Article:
\Large{ \left( \begin{array}{cc} \frac{TN}{TN+FP} \ P_- \ B_- & \frac{FP}{TN+FP} \ P_- \ C_- \ \\ \frac{FN}{TP+FN} \ P_+ \ C_+ & \frac{TP}{TP+FN} \ P_+ \ B_+ \end{array} \right) }

We now sum each element in the matrix and get the expected profit.

Making Profit Curves

To make the profit curve we now just have to go through each prediction ordered by strongest predictions to our weakest predictions.   For each prediction, will say everything as strong or stronger than that prediction is positive, and everything weaker than that prediction is negative.  We then calculate the expected profit as shown above.

names = ['Log','SVM']
colors = ['steelblue','firebrick']
for i,p in enumerate(probs):
    order = np.argsort(p)
    cost_vals = []
    for pp in p[order]:
            cm = confusion_matrix(Y,(p>=pp))
            #Make Rates
            cmr = cm/cm.sum(axis=1).astype(float).reshape(2,1)
            #Multiply by target proportions
            acmr = cmr*(cm.sum(axis=1).astype(float)/cm.sum()).reshape(2,1)
            #Elementwise multiplication with cost matrix

    plt.plot(np.array(range(len(p),0,-1)).astype(float)/len(p),cost_vals,label='%s Curve - AUC: %.2f - Max Profit %.2f' % (names[i], roc_auc_score(Y,p),max(cost_vals)),color=colors[i],lw=2)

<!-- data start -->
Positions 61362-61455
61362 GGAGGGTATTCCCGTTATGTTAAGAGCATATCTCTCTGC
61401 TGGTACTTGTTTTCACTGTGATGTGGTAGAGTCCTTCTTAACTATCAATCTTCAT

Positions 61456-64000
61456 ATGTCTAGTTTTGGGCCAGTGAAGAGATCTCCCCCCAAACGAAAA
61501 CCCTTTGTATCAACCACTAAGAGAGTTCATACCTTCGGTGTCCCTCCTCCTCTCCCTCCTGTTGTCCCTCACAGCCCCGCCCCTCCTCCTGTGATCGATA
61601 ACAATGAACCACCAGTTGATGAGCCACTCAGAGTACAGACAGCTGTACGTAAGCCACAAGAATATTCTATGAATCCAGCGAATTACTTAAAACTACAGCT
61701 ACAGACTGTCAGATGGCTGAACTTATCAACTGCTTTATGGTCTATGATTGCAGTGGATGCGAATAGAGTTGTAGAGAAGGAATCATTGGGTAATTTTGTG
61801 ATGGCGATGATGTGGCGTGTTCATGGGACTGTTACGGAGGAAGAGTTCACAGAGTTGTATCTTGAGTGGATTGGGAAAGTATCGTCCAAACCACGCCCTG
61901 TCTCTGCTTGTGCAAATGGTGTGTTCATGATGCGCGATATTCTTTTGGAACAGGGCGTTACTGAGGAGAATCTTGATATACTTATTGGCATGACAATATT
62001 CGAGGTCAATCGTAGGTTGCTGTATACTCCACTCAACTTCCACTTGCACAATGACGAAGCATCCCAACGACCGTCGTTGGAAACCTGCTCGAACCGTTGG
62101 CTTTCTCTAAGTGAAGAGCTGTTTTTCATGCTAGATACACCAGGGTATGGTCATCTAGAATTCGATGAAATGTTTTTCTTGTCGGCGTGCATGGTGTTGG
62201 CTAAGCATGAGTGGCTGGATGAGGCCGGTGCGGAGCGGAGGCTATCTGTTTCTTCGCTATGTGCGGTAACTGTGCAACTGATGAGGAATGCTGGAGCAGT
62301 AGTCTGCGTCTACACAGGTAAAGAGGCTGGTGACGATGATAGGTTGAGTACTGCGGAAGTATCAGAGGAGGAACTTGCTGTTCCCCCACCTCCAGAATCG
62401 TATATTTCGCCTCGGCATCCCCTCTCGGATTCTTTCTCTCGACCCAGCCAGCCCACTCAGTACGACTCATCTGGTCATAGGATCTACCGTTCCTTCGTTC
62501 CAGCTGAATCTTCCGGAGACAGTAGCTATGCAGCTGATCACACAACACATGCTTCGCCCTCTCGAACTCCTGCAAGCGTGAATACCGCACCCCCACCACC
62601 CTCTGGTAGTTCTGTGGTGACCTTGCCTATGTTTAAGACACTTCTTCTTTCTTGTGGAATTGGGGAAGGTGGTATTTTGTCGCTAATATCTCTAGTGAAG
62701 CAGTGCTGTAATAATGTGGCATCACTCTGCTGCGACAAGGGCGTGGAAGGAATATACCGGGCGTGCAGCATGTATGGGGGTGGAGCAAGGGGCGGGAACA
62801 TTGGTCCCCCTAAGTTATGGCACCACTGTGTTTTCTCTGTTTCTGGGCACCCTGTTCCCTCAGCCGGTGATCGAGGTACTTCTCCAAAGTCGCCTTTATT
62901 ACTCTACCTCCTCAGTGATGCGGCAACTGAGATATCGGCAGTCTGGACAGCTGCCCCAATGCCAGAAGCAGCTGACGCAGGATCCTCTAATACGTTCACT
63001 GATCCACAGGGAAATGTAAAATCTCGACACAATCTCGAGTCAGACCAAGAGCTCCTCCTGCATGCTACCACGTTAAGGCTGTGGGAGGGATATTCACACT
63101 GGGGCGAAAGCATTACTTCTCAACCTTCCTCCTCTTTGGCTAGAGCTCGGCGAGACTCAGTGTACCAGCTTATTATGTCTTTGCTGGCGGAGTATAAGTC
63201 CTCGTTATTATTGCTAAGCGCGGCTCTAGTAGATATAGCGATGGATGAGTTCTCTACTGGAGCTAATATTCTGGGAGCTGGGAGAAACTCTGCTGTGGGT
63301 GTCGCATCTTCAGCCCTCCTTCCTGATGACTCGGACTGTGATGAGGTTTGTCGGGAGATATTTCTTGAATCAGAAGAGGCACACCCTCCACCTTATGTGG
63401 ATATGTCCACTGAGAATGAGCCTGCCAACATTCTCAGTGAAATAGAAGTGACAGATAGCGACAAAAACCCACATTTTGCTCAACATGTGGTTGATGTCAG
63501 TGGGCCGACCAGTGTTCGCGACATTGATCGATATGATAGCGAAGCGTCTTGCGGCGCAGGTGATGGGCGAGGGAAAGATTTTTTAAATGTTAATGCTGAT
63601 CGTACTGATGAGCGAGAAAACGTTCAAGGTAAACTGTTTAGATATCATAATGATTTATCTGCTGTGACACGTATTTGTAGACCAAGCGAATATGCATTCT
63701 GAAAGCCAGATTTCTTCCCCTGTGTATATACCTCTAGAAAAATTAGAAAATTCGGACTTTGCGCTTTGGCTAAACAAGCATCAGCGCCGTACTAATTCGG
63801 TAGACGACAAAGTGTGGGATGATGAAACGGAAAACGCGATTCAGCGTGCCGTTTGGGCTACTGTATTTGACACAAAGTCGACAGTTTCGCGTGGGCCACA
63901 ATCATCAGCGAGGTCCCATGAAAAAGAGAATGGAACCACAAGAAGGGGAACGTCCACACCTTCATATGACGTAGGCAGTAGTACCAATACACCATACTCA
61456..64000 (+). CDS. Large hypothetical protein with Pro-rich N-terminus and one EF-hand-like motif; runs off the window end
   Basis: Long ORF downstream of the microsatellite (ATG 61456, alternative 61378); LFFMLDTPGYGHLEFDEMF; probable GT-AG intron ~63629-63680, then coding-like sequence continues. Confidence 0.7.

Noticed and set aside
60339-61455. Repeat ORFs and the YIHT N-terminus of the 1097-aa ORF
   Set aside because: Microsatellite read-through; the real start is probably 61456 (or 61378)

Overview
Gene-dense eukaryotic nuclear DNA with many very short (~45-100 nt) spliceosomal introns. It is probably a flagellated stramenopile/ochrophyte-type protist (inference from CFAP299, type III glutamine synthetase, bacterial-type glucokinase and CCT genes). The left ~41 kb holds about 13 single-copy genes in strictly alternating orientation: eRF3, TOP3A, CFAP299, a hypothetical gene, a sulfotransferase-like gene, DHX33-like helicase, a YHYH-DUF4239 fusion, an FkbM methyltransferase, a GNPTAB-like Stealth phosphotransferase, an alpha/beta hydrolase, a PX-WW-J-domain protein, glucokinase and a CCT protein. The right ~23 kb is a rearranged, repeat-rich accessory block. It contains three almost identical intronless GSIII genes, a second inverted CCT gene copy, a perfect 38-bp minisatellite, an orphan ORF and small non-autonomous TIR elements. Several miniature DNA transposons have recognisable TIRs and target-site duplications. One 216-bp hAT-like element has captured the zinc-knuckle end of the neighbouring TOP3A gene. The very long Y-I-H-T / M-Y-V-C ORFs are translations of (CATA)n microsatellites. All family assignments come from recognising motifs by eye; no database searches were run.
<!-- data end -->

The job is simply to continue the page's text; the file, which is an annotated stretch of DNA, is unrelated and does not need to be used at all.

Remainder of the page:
plt.xlabel("Percent Predicted Positive")
plt.ylabel("Expected Profit Per Prediction")

Screen Shot 2016-01-26 at 7.22.13 AM.png

The profit curve shows that logistic regression has a slightly higher profit than the SVM model, but in reality we should having train/test splits and boot strap errors.   At a first order estimate this gives a feel for the business value a model  can have.  In this case, it allows us to increase profits significantly.

Final Thoughts

There are other business considerations that have be considered in model choice, such as technical debt, model debt, and data debt.   Models do have to be maintained in practice.

While at Galvanize we did a churn analysis similar to this, with a costly intervention strategy for a cell phone provider.   The best performing models are also the most costly to implement, train, and maintain.  Using the wrong thresholds can also cost money.

Screen Shot 2016-01-26 at 7.31.30 AM.png

There is significant gains to be had in this case, but the human and infrastructure costs have to be considered as well.

Thank You

As all ways, thanks for reading.  Hope you enjoyed or gained something.